When Gloria Ramirez was rushed to the hospital and medical personnel began working on her, nurses took note of odd smells and then mysteriously fainted.
Gloria Ramirez was an ordinary woman living in Riverside, Calif. with two children and a husband. Rev. Brian Taylor called her a friend to everyone she met and a joker who brought joy to others.
However, that all changed on Feb. 19, 1994, when Gloria Ramirez was rushed to General Hospital in Riverside. She was undergoing a rapid heartbeat and a drop in blood pressure. The woman could hardly breathe and was answering questions in incoherent sentences.
To make this case even more unusual, the woman was just 31 years old. Ramirez also had late-stage cervical cancer, which would explain her deteriorating medical condition.
Doctors and nurses went to work on Ramirez right away to try to save her life. They followed procedures as much as possible by injecting her with drugs to try to bring her vital signs to normal. Nothing worked.
When nurses removed the woman’s shirt to apply defibrillator electrodes, they noticed a strange oily sheen on her body. Medical staff also smelled a fruity, garlicky odor coming from her mouth. Nurses then placed a syringe in Ramirez’s arm to obtain a blood sample. Her blood smelled like ammonia and there were manila-colored particles floating in her blood.
The doctor in charge of the ER that night looked at the blood sample and agreed with the nurses on duty. Something wasn’t right with the patient and it had nothing to do with heart failure.
Suddenly, one of the attending nurses started to faint. Another nurse developed breathing problems. A third nurse passed out, and when she awoke, she was unable to move her arms or legs.
What was going on? A total of six people were unable to treat Ramirez because they kept having strange symptoms that were somehow related to the patient. Symptoms ranged from fainting and shortness of breath to nausea and temporary paralysis.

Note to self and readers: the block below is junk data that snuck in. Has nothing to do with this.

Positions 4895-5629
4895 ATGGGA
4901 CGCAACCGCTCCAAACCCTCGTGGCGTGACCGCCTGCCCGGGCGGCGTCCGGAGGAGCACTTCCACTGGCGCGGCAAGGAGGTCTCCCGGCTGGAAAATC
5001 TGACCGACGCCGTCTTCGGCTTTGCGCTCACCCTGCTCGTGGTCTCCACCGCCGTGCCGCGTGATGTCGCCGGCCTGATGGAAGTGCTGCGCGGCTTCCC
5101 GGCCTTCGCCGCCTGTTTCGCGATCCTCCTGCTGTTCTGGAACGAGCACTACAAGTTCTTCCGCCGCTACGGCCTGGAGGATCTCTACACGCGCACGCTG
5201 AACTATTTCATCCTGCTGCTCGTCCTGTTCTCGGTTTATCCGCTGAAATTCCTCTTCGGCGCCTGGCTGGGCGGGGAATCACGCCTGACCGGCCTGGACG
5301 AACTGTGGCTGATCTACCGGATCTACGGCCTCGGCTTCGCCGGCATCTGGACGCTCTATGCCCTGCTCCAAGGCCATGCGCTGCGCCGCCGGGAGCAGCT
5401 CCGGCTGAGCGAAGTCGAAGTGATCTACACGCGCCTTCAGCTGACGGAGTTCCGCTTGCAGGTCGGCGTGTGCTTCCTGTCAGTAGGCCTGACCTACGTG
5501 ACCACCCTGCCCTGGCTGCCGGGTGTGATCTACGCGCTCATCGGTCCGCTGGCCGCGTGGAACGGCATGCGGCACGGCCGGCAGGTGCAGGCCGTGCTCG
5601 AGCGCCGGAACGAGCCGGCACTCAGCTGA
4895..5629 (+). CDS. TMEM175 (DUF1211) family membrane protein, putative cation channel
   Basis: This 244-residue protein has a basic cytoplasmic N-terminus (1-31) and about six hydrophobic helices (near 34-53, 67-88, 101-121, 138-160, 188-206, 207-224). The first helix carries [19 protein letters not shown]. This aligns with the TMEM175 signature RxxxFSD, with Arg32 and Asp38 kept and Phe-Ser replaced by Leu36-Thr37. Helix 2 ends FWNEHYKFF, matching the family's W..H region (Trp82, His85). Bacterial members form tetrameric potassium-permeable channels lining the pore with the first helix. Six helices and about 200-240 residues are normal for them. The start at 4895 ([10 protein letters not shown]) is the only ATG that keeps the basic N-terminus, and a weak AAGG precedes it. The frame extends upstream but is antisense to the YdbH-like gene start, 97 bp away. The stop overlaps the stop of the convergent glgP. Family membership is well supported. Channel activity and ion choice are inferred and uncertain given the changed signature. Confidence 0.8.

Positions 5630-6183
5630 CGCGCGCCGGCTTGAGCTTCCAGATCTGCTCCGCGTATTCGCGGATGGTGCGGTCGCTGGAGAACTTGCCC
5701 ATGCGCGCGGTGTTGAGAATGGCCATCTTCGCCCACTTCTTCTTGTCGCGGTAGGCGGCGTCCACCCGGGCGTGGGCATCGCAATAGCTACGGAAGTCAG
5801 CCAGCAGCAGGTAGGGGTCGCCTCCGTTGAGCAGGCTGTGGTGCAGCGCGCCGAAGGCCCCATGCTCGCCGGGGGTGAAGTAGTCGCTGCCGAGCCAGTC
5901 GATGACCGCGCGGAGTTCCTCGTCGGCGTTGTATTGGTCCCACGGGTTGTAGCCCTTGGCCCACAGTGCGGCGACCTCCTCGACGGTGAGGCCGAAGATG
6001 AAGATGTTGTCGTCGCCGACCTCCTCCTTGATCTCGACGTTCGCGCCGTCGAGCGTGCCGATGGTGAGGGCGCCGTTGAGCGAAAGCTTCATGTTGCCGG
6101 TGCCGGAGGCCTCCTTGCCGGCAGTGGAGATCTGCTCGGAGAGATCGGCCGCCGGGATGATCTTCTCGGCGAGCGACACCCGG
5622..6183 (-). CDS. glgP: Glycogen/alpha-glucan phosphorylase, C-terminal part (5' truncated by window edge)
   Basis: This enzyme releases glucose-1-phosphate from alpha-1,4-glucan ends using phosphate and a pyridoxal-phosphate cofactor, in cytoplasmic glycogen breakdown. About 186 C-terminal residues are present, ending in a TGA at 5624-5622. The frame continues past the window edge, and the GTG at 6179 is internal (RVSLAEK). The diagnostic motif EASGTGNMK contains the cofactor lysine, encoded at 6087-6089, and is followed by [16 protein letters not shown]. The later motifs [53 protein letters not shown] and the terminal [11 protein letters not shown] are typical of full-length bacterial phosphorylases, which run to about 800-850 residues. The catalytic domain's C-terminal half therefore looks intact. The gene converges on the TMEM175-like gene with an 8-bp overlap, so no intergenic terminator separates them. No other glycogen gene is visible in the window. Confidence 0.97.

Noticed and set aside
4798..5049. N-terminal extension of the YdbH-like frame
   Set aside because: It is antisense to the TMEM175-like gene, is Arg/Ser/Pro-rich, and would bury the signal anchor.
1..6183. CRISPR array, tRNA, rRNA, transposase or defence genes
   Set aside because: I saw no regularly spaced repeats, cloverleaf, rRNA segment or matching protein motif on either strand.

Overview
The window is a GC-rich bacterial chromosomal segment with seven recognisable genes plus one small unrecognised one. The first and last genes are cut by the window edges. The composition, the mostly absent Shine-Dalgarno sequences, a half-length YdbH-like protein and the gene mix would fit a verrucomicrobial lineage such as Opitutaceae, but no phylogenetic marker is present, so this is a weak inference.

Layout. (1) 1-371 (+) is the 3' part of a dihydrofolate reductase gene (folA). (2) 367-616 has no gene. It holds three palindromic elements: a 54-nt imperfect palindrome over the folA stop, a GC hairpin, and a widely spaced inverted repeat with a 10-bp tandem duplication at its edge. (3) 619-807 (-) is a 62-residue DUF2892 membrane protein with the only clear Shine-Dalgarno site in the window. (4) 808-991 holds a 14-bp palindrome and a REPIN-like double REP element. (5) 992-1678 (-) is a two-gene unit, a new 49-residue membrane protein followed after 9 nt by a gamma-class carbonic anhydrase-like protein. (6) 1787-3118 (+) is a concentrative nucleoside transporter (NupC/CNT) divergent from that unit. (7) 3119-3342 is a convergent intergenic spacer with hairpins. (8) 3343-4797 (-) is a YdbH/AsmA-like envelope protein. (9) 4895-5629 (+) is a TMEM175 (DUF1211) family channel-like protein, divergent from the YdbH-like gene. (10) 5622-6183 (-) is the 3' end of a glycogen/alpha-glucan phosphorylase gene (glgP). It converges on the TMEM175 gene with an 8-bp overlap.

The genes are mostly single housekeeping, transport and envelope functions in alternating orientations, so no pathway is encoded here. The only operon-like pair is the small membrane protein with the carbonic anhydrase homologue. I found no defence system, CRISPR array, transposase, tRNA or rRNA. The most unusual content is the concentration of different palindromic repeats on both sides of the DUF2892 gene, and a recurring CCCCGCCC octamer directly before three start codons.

Ramirez died that night. Even after the patient’s death, the night at the hospital got even weirder.
In order to handle the body, a special team arrived in hazmat suits. The team searched the ER for any signs of poison gas, toxins or other foreign substances. The hazmat team didn’t find anything that could suggest how the medical staff fainted.
The team then put the body in a sealed aluminum casket. An autopsy didn’t happen until almost a week later and in a special room where the autopsy team conducted its work in hazmat suits as a precaution.
The press dubbed Ramirez “The Toxic Lady” because no one could get near the body without facing a bevy of medical problems. Yet no one could point to a definitive cause shortly after her death.
Officials conducted three autopsies. One occurred six days after her death, then six weeks and right before her burial.
A more thorough autopsy happened on March 25, more than a month after Gloria Ramirez passed away. That team concluded that there were signs of Tylenol, lidocaine, codeine, and Tigan in her system. Tigan is an anti-nausea medication, and it breaks down into amines in the body. Amines are related to ammonia, which could explain the ammonia smell in Ramirez’s blood sample at the hospital.
More importantly, the toxicology report said that Ramirez had large amounts of dimethyl sulfone in her blood and tissues. Dimethyl sulfone does occur naturally in the human body as it breaks down certain substances. Once it item enters the body, it disappears quickly with a half-life of just three days. However, there was so much in Ramirez’s system, it still registered at three times the normal amount six weeks following her death.